>> Sunday, February 03, 2013
It is not a peaceful time in the Dells. In King City, the young King Nash is clinging to the throne, while rebel lords in the north and south build armies to unseat him. War is coming. And the mountains and forest are filled with spies and thieves. This is where Fire lives, a girl whose beauty is impossibly irresistible and who can control the minds of everyone around her.
I started reading this one without any idea of what it was even about. Add to thit that fantasy is a genre I don't read all that much, and I was completely in the moment, not knowing what to expect. Much as I love romance, It's fun to do that, once in a while. So, if you want to do the same, just go and read it, it's worth it. If you need more convincing, though (or, of course, if you've already read it), carry on!
Fire set in The Dells, a world beset by monsters. All animal species have their monstruous varieties, beings with entrancing colours and even more entrancing mental capabilities. Monsters, you see, can influence minds, even control some of them, and they use this power to lure their victims.
Fire, our protagonist, is a very unique sort of monster: a human one. She's the only one in the Dells, now that her father has died. Unlike her father, who delighted in using his powers, and was the King's advisor (or rather, puppet-master), Fire lives in almost-isolation, and is very reluctant to use her powers, other than to save her own life from mortal danger.
But then men with strange, clouded-over minds start showing up where she lives, and when she and her friend, the local Lord, try to investigate what's going on, she comes to the attention of the new King. Turns out The Dells are in turmoil, with a potential civil war simmering, and the King and his advisors see Fire as the perfect secret weapon. They hope whe will help them prevent a war, or if not, to win it.
This was my introduction to Cashore's novels. It's technically the second book written in the series, but chronologically, it takes place before book 1, Graceling. I'd had recommendations both to start with Graceling and with this one, so I basically flipped a coin. It mostly stood alone fine (except for the graceling child character, who seemed to be there purely for readers of the other books). It was also simply wonderful.
I'm not usually into fantasy with much political intrigue (actually, the excessive politics are what often turns me off urban fantasy, as well). It's not so much the politics themselves, but the fact that I need to care about it before I find it interesting, and authors often fail to get me to that point. Not Cashore. Maybe that was because I felt that the plot, all the politics, where there as a background to the character development. What this is about is Fire learning to trust herself, about her realising that she isn't her father and that using her powers for the better good isn't going to turn her into him. It's a fascinating conflict, especially when you combine it with her mixed feelings about him. He was a loving father, and yet also a profoundly evil man. That's a conflict that really, really resonates with me, due to some family history (not my dad, he's a lovely man all around).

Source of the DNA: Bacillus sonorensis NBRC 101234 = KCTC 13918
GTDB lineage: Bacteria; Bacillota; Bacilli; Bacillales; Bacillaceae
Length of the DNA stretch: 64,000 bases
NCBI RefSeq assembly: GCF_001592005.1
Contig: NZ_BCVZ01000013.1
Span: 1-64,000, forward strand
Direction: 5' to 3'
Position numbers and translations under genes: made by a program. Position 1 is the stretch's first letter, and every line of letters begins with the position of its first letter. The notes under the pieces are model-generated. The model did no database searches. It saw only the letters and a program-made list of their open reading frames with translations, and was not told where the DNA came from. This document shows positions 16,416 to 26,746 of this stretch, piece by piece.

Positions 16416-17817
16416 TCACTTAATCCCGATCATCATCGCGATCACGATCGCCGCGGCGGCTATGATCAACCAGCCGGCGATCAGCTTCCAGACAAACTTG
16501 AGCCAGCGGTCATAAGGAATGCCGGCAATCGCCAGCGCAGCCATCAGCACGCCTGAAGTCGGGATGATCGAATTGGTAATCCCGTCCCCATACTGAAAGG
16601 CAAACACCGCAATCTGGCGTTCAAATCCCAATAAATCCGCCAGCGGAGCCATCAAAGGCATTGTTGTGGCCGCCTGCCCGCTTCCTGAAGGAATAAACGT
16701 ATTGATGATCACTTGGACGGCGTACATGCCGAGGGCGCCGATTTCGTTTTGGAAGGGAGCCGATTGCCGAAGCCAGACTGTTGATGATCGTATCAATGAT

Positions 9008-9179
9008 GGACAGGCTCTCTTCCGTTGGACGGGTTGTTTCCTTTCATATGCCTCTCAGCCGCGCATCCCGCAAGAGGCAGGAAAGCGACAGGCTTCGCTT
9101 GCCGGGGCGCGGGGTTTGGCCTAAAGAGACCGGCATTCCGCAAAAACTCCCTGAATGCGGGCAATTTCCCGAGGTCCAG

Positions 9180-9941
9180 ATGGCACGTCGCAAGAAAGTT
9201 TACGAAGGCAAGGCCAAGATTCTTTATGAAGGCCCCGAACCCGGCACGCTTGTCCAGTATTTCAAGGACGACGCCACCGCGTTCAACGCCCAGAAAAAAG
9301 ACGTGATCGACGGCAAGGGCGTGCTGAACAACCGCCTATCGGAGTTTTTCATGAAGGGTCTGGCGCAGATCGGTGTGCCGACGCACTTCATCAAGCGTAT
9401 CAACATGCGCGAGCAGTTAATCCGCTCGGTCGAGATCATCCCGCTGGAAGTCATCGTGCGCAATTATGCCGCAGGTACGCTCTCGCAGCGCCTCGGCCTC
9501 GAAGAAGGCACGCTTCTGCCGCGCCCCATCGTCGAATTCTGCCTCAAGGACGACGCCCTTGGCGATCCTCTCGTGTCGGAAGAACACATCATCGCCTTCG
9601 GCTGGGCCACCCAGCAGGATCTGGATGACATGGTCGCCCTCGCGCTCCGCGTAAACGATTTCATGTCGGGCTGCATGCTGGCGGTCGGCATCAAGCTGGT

Fire's powers might make her come across as a Mary Sue character, in a less skilled author's hands. She's gorgeous, and everyone who sees her is enthralled (a sort of female version of Colin Ames-Beaumont, from Meljean Brook's Guardians series), but her monster nature is no picnic. In fact, it's something that keeps her constantly on the edge, always on her guard, never completely safe. It's a trial, not a wonderful gift, and that's what it feels like, which makes all the difference.
I also loved what Cashore did with Fire's personality, and with the romance, because it was all so subversive. Fire is allowed to be ruthless when need be, not to go all 'eek, eek!' when circumstances require it, just because she's a woman. She's also allowed not to equate love and sex. There is a romance, a satisfying one, but when the book starts, she basically has a friend with benefits she's not at all in love with. Also, she will not have children, although she does want them, and there's no hand-waving in the end to allow her to have them, an acceptance that it is possible for a woman to have a happy ending and a satisfying life without kids.
MY GRADE: An A-.
AUDIOBOOK NOTE: There are two versions of this book available, and I listened to the one read by Xanthe Elbrick (this one). I liked it well enough. The voices she did for the male characters weren't particularly convincing, but on the whole, it was fine.